The Australian economy faces disruption at an unprecedented pace, spurred by the evolution of technology and global trends. To prepare for this new world, Australia must adopt and adapt the world’s emerging technologies to keep up.
The Academy is developing a roadmap of what Australian industries must do to maintain currency, and to integrate new and emerging technologies to boost our economic advantage.
Funded by the Australian Research Council (ARC) Linkage Learned Academies Special Projects (LASP), the research project will run for three years and examine key industry sectors with a horizon out to 2030.
The first report examined the transport sector and the second is looking at the health sector. A third report will deal with the waste and resource recovery sector.
The technology readiness project, co-chaired by Academy Fellows Kathryn Fagg AO FTSE and Drew Clarke AO PSM FTSE, is guided by a steering committee of Fellows and informed by expert working groups of Fellows for each topic.
Each of the chosen key industry sectors is assessed against five cross-sectoral parameters of technology readiness:
- Infrastructure readiness
The uptake of technologies will necessitate a significant change in supporting infrastructure. The parameters of infrastructure readiness include networks, technology platforms, physical equipment, availability of technology, and sector-specific infrastructure.
- Skills readiness
Essential to Australia’s success in technology development, adaptation, and adoption will be the skills mix of Australians, who will likely require a range of expertise that doesn’t even exist yet. Parameters of skills readiness include depth of skills, digital literacy, talent acquisition, and education and research pipeline.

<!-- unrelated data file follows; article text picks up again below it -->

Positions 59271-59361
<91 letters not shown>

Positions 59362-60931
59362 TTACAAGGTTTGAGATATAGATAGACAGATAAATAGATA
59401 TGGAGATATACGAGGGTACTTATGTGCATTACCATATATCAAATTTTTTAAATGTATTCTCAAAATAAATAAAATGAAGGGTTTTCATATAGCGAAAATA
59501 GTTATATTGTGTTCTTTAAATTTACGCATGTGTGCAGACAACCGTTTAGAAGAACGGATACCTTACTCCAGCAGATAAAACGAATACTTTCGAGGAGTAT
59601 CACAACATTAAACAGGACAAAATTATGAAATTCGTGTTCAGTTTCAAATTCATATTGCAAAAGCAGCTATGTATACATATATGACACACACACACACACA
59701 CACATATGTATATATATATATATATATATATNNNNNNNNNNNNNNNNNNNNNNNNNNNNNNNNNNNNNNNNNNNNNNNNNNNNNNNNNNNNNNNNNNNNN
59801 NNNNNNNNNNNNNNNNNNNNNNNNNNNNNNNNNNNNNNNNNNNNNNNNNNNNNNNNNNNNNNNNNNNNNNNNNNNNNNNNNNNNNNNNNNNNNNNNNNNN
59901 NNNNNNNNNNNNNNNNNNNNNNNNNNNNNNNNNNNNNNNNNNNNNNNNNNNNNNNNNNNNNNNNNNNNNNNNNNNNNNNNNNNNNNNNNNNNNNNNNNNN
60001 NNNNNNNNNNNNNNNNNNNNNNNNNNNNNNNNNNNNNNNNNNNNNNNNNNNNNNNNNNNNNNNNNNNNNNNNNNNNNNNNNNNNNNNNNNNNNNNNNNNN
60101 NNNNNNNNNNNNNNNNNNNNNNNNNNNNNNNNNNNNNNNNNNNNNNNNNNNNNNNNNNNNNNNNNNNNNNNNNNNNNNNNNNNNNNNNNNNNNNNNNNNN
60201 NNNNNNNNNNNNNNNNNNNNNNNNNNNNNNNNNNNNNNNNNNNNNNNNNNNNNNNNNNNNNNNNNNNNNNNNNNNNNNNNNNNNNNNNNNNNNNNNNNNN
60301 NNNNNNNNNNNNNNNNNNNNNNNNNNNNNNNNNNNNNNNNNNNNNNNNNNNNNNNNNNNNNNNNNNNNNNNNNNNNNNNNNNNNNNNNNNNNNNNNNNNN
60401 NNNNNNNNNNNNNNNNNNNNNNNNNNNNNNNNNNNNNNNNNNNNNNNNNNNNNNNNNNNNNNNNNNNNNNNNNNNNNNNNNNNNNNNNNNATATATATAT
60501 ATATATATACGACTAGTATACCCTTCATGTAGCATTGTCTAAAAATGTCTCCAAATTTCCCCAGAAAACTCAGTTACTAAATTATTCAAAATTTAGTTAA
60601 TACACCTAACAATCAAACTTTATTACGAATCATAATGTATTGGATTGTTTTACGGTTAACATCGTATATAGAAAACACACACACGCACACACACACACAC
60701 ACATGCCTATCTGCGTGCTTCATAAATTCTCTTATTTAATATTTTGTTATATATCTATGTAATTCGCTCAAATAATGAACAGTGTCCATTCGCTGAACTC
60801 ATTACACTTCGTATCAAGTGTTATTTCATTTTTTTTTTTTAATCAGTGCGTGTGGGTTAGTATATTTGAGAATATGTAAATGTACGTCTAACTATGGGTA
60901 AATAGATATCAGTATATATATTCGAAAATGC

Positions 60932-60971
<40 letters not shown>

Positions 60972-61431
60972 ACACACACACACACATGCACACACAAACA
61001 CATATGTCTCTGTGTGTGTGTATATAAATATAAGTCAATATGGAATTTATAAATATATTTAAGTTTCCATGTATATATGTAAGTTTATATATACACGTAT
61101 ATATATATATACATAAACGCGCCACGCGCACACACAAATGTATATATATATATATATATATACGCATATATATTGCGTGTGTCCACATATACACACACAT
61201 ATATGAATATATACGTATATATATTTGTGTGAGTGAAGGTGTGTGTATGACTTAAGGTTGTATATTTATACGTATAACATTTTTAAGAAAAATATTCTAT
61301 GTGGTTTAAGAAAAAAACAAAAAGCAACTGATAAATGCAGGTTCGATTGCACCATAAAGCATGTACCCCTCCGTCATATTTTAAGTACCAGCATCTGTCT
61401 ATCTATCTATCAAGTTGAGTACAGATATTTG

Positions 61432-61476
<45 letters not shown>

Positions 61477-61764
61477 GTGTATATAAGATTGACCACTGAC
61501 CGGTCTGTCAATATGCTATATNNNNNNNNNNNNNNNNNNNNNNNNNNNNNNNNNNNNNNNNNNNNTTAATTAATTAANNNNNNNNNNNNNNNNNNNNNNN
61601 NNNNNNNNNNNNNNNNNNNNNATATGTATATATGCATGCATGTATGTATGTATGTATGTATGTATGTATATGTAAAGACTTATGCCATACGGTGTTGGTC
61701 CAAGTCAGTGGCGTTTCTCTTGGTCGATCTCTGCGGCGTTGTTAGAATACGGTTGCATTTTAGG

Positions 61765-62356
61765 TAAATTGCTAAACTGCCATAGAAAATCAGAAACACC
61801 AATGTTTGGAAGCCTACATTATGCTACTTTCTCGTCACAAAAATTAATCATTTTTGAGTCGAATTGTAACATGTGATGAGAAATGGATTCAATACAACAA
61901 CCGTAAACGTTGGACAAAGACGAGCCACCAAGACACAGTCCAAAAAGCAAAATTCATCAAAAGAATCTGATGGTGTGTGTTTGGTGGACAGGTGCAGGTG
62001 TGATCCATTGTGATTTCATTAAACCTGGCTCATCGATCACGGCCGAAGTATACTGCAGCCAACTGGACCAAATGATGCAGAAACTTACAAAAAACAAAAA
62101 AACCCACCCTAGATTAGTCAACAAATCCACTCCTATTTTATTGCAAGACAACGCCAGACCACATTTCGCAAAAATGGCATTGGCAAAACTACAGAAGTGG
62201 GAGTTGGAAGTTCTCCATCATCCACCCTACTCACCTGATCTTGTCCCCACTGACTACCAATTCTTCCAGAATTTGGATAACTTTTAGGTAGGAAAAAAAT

- Social readiness
Attitudes to new technologies within businesses as well as communities will require support and education. Social readiness includes willingness to take up new technologies, openness to change, drive to change, and ethical and legal readiness.
- Commercial readiness
Businesses will need to prioritise key activities to embrace the change in the market, seeking opportunity in a range of commercial activities. Parameters of commercial readiness include ability to spend capital on new technology, timeframe to market, investment appeal, right business strategies, new business models and fostering entrepreneurialism.
- Policy and regulatory readiness
Australian governments must introduce flexible and adaptable legislative frameworks that can keep pace with technology innovation and ensure that Australia becomes a key competitive player in the global market. Policy and regulatory readiness includes regulation and legislation to enable technology uptake, and policy environment.
Uniquely, the Academy is consulting widely with industry, government and research stakeholders through surveys, dialogues, workshops and roundtable discussions to inform our assessments of technology readiness in each industry. This consultation ensures our findings are objective, robust and can be used equally to start conversations with policy-makers, industry leaders and research bodies.
Project co-chair Mr Clarke said: “The project will use the breadth of the Academy’s expertise to bring together otherwise siloed aspects of industry, and this will be a contribution that existing projects don’t have.”
The outcome of the project is advice for policy-makers and research organisations on what should be done to ensure technology readiness. Each report identifies key research areas to address knowledge gaps, recommendations to support jobs of the future and future skill needs, and policy actions to facilitate industry readiness.
Following the completion of the project in 2020, a final paper will share economy-wide learnings for technology readiness, and include suggestions for policy-makers, industry and research to ensure Australia is not just technology-ready, but can make the most of the opportunities that emerging and disruptive technologies represent.